Walter Oi passed away on 24 December. Many readers would never have heard of him but he made a contribution that would have impacted on many people. He was the economist who calculated the economic costs of conscription showing that conscription was a expensive option for providing military personnel. His work played a major role in the US abandoning conscription in the early 1970s.
David Henderson comments here.
One of the first empirical studies of the economics of the draft and of ending the draft was done by Walter Oi (1967a, 1967b), an economics professor then at the University of Washington and later at the University of Rochester’s Graduate School of Management. In his study published in the Sol Tax volume (Oi 1967b), Oi distinguished clearly between the budgetary cost of military manpower and the economic cost. Oi granted the obvious, that a military of given size could be obtained with a lower budgetary cost if the government used the threat of force to get people to join–that is, used the draft. But, he noted, the hidden cost of this was the loss of well-being among draftees and draft-induced volunteers. Using some empirical methods that were sophisticated for their day, Oi estimated the loss to draftees and draft-induced volunteers and found it quite high– between $826 million and $1.134 billion. While this number might seem low today, Oi’s data were in mid-1960s dollars. Inflation-adjusted to 2005, the losses would be $4.8 billion to $6.6 billion.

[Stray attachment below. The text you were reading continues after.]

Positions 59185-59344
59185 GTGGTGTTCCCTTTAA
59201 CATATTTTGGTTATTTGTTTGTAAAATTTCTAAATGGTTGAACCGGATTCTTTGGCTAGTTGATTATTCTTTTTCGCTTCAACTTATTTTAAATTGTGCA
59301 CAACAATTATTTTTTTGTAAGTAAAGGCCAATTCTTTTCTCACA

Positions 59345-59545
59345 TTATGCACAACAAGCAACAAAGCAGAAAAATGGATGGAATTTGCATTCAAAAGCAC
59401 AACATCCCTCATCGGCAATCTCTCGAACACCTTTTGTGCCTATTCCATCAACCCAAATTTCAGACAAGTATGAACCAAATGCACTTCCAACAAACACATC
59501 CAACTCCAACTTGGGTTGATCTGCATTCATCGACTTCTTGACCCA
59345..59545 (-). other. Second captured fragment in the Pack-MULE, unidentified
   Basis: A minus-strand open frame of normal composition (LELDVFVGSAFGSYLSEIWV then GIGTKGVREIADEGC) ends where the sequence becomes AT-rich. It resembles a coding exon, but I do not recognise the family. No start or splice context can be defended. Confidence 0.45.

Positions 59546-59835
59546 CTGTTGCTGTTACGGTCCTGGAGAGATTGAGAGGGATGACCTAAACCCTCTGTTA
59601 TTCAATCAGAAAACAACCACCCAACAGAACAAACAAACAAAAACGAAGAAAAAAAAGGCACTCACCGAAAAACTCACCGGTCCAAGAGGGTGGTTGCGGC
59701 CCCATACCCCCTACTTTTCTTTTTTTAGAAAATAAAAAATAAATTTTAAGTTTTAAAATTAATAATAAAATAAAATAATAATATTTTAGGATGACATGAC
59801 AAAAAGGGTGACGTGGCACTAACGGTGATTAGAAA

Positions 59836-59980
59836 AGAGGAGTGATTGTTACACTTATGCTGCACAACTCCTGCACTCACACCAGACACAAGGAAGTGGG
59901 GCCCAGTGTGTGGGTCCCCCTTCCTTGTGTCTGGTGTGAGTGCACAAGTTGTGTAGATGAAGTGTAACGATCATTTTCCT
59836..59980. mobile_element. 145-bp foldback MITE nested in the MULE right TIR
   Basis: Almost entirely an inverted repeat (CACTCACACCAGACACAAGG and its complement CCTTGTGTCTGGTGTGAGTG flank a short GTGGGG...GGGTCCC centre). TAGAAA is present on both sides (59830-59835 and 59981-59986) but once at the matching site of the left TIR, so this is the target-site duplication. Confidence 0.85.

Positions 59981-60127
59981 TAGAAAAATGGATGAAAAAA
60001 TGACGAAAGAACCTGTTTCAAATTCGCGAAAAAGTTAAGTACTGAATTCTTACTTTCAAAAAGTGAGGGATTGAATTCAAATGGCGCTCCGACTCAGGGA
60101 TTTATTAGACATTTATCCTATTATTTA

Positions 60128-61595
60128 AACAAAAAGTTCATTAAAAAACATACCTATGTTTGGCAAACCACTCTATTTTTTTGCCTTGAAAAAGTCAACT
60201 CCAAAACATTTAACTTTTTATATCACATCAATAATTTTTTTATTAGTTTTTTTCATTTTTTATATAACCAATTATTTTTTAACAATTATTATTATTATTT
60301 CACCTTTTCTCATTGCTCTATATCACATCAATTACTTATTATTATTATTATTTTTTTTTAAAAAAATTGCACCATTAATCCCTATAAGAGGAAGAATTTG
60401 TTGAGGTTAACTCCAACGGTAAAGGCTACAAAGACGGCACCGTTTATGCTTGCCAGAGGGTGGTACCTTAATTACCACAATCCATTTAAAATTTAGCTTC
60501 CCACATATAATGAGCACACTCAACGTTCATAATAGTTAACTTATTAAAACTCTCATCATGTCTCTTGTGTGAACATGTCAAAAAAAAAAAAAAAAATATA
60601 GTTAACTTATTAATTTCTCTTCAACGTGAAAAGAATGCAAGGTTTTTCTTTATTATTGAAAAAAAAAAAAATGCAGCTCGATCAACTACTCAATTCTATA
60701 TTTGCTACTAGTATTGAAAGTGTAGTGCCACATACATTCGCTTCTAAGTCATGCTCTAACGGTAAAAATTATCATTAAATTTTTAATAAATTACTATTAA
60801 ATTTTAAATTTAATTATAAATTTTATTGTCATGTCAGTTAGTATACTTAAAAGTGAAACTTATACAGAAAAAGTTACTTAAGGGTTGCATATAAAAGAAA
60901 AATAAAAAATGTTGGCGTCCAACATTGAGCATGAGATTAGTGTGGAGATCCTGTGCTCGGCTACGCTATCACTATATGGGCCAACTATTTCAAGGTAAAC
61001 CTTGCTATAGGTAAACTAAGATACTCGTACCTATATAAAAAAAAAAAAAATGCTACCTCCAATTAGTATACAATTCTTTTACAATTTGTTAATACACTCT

Steve Landsberg here.